Wrapping, whether up or not, is a strong suit of few, and those people are rightly prized for their ability to do it. With not a little internal overcoming of inertia, I’ve managed to get this wrap-up post on ELI 2012 written.
On the third and final day of ELI, I managed to get my barbecue-stuffed self to three sessions, only two of which were worth the effort. The first one of the day was S. Craig Watkins from Texas speaking on “Beyond the Digital Divide: Reimagining Learning in a World of Social and Technological Change”. While the presentation had flaws, it was ultimately an engrossing examination of a new sense of the notion of a digital divide. Where a decade ago the term was used to discuss issues of access, primarily along economic lines, Watkins reframed the argument to look at issues of participation and mastery. Notably, a slide in his presentation referred to “exposure to” media rather than “use of” or “interaction with”, both of which would imply more agency on the part of the covered study participants. I do wish he had included data on racial/ethnic groups other than white, African-American, and Latino in the presentation. This would have helped me with my puzzlement at what he thought about the implied validity of equating race/ethnicity with one’s status in this new digital divide. Further, it would have helped me understand whether his implicit call to action is valid for other races/ethnicities.
Session #2 for the day was another chance to see Gardner Campbell in action, this time in talking with a team from Virginia Tech on “Living, Learning, Cyberspace: A Program-Wide Blogging Initiative for Virginia Tech’s Honors Residential College”. In fact, one of the key strengths and weaknesses of the session was that the team included — gasp — a student! A participant in the initiative! An object become a subject! The down side was that the student was a self-described introvert and struggled having the majority of the session to talk about her life and work as it connected to Virginia Tech’s initiative. The up side was that it was a rare opportunity to see a fledgling learn and to watch communities of practices replicating themselves before our eyes. (On that note, it was particularly interesting to try to peer into the layers and discern the multiple communities in which she was experimenting with peripheral participation — scholars, staff, instructional technologists, practicing engineers, among others.) As Lave and Wenger noted in their original work, “legitimate peripherality can be at the articulation of related communities,” and a conference such as ELI is a clear example of an that interstitial space.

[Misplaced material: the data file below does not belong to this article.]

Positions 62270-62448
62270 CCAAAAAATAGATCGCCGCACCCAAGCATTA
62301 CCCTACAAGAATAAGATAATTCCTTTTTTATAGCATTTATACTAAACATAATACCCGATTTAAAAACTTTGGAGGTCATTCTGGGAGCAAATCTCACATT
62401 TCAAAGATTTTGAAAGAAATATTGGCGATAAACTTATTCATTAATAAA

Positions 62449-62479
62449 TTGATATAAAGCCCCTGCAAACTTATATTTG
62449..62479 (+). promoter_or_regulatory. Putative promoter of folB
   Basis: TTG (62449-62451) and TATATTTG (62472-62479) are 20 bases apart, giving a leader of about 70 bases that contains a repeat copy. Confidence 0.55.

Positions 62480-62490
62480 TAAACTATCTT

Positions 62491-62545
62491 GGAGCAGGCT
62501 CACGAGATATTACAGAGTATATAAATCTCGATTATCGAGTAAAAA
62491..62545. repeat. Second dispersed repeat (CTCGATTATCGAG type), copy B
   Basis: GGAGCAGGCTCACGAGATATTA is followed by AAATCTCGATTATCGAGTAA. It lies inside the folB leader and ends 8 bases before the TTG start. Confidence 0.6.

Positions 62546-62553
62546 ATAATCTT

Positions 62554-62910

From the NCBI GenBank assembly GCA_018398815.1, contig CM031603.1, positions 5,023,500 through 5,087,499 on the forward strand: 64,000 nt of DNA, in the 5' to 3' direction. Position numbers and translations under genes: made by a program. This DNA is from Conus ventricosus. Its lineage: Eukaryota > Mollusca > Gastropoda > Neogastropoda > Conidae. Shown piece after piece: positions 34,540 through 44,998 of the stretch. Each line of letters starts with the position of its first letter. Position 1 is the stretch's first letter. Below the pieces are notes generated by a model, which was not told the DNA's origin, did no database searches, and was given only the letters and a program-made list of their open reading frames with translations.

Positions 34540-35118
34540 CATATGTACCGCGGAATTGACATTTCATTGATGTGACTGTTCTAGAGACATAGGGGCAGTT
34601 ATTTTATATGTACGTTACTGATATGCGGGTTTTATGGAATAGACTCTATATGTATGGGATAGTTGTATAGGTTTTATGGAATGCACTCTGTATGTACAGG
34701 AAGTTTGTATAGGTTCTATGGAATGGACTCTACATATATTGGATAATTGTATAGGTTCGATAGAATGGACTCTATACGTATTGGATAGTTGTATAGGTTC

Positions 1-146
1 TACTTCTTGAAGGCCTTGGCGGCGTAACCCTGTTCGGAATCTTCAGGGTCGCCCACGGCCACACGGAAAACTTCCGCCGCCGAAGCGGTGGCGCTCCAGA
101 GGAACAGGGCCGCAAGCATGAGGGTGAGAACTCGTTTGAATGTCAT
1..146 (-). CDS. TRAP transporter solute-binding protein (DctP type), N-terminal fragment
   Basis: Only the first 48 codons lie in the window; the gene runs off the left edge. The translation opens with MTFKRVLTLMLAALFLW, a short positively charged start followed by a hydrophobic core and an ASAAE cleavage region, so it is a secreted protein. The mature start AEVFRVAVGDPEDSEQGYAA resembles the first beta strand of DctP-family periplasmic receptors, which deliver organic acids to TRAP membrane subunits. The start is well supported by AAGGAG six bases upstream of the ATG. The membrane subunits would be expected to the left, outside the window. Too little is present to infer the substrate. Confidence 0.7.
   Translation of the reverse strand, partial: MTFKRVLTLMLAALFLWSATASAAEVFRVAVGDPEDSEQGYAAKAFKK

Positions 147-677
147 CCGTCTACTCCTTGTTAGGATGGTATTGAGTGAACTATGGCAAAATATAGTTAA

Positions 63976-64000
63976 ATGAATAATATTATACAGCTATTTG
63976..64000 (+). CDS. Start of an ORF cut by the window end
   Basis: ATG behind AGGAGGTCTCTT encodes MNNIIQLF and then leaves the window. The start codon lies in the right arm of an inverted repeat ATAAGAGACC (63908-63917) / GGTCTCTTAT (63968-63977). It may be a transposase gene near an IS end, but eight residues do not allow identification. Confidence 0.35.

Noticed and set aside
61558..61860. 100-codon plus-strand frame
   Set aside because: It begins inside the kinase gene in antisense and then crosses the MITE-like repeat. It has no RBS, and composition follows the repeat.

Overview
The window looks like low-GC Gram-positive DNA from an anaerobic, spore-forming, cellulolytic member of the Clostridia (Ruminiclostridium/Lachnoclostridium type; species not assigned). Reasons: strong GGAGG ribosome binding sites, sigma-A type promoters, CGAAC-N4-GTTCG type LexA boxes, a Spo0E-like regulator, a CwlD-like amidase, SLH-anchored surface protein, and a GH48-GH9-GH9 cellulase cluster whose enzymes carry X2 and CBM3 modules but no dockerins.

Of the third session, the less I say the more charitable I will be. To be brief, I’ll just say that Catherine Casserly‘s talk on “Sharing and Protecting Ideas and Knowledge in the 21st Century” misjudged her audience substantially. Put another way, if her introduction to Creative Commons and their licensing offerings, as well as OERs, was new to the majority of the people there, I don’t think it’s a conference I’ll benefit from attending any further.
All in all, though, I enjoyed attending the conference and feel like I got something out of it. I got a renewed appreciation of blogging, I got to see Gardner Campbell in vivo, and I got to learn about what colleagues are doing at peer institutions.
(There’s an archive of the tweets at The Archivist, in which I am ambivalently proud of featuring prominently. The links above and in previous posts to the sessions will take you to pages containing video if there is any.)